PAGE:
Could Charedim deliver peace?
Eli Yishai: resolutely right-wing
The dictatorships of the Middle East have long repressed religious Islamic parties, imprisoned their leaders and forbidden them from participating in elections.
The first relatively free elections in Egypt, Tunisia and Morocco have seen major gains by Islamist parties, which are suddenly facing the challenge of participating in government with all the consequent compromises.
This has led to muddled and often conflicting statements from various Islamist spokesmen. We have heard that Jews are welcome to return to Tunisia and that Egypt's peace treaty with Israel is secure - and the opposite. It has also given rise to tantalising speculation that the best chance for an engagement between Israel and the "new" Arab world could be through Israel's own religious fundamentalists: Charedi political parties.
Quiet talks between Charedi politicians - mainly from the Sephardi Shas party - and Arab politicians have been going on for years. The Geneva Initiative, a joint Israeli-Palestinian NGO, has been organising these meetings over the past decade. The aim has been to promote a two-state solution. "The talks have been very cordial," said a Shas participant, "and we find that when we sit with them across the table, we have a lot in common in matters of faith and tradition in a modern and secular world. But when it gets down to politics and the specifics of a peace plan, there still is a chasm between us. All the same, I think this could be an effective channel of engagement."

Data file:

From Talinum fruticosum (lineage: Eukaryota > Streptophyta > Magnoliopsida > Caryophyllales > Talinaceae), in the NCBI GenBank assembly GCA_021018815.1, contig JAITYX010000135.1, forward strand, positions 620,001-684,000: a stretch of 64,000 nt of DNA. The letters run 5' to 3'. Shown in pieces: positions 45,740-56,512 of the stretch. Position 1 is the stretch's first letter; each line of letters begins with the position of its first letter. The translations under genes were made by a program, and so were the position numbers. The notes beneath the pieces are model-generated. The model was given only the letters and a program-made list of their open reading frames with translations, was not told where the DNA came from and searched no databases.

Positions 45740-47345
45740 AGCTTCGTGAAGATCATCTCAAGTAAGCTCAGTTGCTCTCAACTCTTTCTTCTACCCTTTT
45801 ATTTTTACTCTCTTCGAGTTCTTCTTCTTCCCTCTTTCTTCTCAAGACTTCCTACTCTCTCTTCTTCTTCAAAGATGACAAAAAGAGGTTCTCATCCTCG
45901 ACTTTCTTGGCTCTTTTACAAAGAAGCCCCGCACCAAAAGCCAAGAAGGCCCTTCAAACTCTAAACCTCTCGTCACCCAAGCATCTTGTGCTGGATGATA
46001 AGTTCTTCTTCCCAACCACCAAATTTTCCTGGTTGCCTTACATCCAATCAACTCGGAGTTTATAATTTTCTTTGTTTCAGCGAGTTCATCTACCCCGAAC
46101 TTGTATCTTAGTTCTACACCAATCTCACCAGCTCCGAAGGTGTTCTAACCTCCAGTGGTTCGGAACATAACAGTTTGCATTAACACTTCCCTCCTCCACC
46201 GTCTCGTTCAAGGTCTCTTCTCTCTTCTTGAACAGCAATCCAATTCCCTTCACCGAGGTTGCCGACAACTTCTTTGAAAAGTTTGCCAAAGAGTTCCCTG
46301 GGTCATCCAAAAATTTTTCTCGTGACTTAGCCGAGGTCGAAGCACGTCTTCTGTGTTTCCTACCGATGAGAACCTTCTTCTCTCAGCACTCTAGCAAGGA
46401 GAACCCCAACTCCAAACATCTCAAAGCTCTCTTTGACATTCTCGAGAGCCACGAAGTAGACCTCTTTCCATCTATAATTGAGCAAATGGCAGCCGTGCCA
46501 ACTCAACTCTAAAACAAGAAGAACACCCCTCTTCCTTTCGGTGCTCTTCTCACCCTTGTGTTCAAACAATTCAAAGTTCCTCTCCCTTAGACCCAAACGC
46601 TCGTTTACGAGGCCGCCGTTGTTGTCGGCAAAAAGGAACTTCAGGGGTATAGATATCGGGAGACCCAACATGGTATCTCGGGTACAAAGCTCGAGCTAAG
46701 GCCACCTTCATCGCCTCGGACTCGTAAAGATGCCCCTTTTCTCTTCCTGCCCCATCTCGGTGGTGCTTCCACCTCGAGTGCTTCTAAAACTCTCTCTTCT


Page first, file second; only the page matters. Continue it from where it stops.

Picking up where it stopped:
In an interview with the Economist this month, Yaakov Mergui, Shas's religious affairs minister, said: "Men of religion understand each other better, I am ready to meet the Muslim Brotherhood any time, any place."
"It's a fantastic idea that could have great potential but I can't really see it getting off the ground," said one Israeli NGO official who has been involved in meetings between Shas members and Hamas-affiliated Sheikhs. "They have been meeting for over 10 years in different countries in Europe but, at the base, Shas in not interested in foreign policy. They won't go out on a limb for a diplomatic initiative."
While the majority of Shas's voters are resolutely right-wing, as are many of its politicians, including party chairman, interior minister Eli Yishai, the party's spiritual leader, Rabbi Ovadya Yossef is more of a moderate. In the late 1970s, he pioneered the concept of "pikuach nefesh is more important than Eretz Yisrael" (the sanctity of life precedes territorial concerns).